I have a very rudimentary understanding of Locke's labor theory of property. The key argument is expressed in Chapter 5 of Book II of the Two Treatises of Government:

Though the earth, and all inferior creatures, be common to all men, yet every man has a property in his own person: this no body has any right to but himself. The labour of his body, and the work of his hands, we may say, are properly his. Whatsoever then he removes out of the state that nature hath provided, and left it in, he hath mixed his labour with, and joined to it something that is his own, and thereby makes it his property. It being by him removed from the common state nature hath placed it in, it hath by this labour something annexed to it, that excludes the common right of other men: for this labour being the unquestionable property of the labourer, no man but he can have a right to what that is once joined to, at least where there is enough, and as good, left in common for others.

This is, appropriating something (e.g. land) is valid as long as it comes from its own work and there is sufficient left for others.

The issue for which I have found no clarification in the text is the following. Say that a boat with 100 people crashes into a deserted, isolated island. Each one appropriates a 100th of the land. A few years later, another boat with 100 people crashes into the island. Since these people have no land, they must rent a place from the landowners. Yet, if the original 100 individuals would have appropriated half of the land, they would have left space for the rest to also own some land. Thus, is the original appropriation of land not in line with Locke's conditions?

It might seem evident that Locke's condition about being enough for others refers to contemporary fellow men, and not a future with larger population. But can we simply dismiss the problem I am raising as such? This is, can we just say that, because a resource was divided in a time when population was small, there is no injustice in any sense by any subsequent situation where just a small proportion of the larger population owns the resource? Had Locke something to say on this respect? Maybe in another text of him?

1 Answer 1



Locke's justification of the right to private property is based on the Christian paradigm, as evidenced by the citations from the Bible in his work. The question that Locke wanted to answer in his book was this: “Given the paradigm (i.e., God created the world for all humanity to share in commune), how can privatization be justified? Locke maintains that the consent of the people cannot be the foundation of private property since, if this were the case, we would all have died of starvation as we would have needed the consent of others for us to pick and eat an apple. Locke maintains that God wants us to live and prosper. For Locke, the foundation of private property is labor. Locke asserts that we rightfully own the fruit of our labor precisely because we own our body, which is given by God.

Two answers

Based on this background, let’s try to answer your question. While Locke did not address the Island Scenario that you pose, he did consider similar one in the context of extreme privatization. He asks, “Will we run out of land to own?” Locke offers two optimistic answers.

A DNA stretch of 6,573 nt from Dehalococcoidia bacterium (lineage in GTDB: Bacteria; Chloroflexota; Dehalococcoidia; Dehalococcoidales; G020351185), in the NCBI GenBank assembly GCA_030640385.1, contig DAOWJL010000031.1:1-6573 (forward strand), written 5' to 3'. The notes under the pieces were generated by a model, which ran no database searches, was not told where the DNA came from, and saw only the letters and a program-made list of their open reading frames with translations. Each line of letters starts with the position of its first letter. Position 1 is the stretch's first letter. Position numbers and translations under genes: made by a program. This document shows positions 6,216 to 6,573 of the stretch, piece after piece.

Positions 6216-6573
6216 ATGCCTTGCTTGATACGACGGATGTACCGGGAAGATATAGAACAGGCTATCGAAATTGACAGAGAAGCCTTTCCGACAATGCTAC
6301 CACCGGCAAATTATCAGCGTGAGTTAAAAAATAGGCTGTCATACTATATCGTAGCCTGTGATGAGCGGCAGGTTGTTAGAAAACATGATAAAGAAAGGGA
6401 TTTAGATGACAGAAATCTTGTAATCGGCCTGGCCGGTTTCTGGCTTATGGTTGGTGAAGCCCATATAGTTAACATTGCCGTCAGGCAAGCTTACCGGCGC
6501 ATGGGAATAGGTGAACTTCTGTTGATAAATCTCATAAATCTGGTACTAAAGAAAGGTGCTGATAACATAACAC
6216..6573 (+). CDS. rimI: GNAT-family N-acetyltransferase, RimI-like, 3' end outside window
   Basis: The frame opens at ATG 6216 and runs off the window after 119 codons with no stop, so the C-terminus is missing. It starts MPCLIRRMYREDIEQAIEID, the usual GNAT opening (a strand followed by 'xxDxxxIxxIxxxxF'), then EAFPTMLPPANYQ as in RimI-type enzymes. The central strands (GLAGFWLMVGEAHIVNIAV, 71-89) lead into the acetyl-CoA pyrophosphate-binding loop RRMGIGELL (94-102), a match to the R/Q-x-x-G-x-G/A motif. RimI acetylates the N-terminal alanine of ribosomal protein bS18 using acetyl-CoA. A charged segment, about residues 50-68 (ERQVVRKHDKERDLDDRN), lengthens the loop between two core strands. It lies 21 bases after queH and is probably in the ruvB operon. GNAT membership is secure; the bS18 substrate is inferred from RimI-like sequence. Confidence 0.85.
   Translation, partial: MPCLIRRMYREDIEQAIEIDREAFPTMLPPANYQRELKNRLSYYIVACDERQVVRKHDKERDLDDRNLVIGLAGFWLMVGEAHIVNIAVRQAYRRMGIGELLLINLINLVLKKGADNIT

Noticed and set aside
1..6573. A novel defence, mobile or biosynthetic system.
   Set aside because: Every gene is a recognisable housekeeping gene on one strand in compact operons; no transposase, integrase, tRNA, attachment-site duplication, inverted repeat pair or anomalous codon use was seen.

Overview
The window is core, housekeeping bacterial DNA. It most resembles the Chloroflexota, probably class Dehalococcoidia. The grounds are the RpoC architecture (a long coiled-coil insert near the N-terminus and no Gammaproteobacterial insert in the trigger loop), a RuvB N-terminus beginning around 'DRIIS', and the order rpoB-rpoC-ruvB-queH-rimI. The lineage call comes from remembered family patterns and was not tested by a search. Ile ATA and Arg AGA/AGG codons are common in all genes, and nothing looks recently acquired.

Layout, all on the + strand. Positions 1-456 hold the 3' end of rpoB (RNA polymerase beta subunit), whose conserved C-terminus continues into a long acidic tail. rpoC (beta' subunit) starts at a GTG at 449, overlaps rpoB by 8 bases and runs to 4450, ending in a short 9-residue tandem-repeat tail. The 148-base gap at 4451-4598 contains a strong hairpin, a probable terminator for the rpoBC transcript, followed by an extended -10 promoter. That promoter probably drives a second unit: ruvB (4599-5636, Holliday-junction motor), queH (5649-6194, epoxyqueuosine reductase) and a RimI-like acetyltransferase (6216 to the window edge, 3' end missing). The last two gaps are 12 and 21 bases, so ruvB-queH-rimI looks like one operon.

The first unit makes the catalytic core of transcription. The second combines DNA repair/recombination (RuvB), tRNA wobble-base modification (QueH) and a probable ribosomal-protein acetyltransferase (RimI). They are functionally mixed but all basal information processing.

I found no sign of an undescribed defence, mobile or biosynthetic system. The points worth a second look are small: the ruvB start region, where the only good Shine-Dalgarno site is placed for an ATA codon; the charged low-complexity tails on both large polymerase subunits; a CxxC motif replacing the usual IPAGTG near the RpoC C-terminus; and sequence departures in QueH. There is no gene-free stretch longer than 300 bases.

One answer is based on the notion of plentiness, which God, due to his benevolent nature, would have provided us with. (see section 33 of his book) As a man of 17th century when the discovery of America is still fresh in people's minds, Locke asserts that “there is land enough in the world to suffice double the inhabitants”(see section 38). The thinking of Thomas Malthus of 19th century wasn’t yet around. To Locke, the next boat people should be able to find neighboring vacant island which they can lay claim on.

His second answer is based on the assumption that all land is privatized. Even in this case, the second boat people need not worry, nor should the islanders. The optimism is due to two reasons: productivity and the condition of no spoilage. Locke believes that, when one owns a parcel of land, he would improve the land to result in surplus food. This idea is in line with Aristotle’s justification of private property that communism would lead to the tragedy of commons. More people means more labor, which means more production of consumable goods. Once surplus production is established, the condition of no spoilage kicks in. The no spoilage condition states that privatization is justified in sofar as the perison who privatizes can enjoy the goods of the privatization. According to Locke, if the person lets the goods be spoiled, his owning of the goods is no longer justified, and others have the right to the goods that would go bad. Appealing to the commonsensical notion of the diminishing marginal utility, Locke asserts that there would be plenty for everyone to enjoy.

Money money money

The introduction of money ruins the utopia of the private property constrained by the condition of no spoilage. Unlike any other goods, money is a value that can be stored without any spoilage. Following Locke’s logic then, storing money without any upper bound is justified. Thus some Locke scholars argue that Locke would find no moral wrong in the modern form of capitalism manifested by extreme inequality in wealth.

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    Thanks for the detailed answer. I need to digest it, as I don't quite get it all.
    – luchonacho
    Commented Oct 14, 2017 at 9:20

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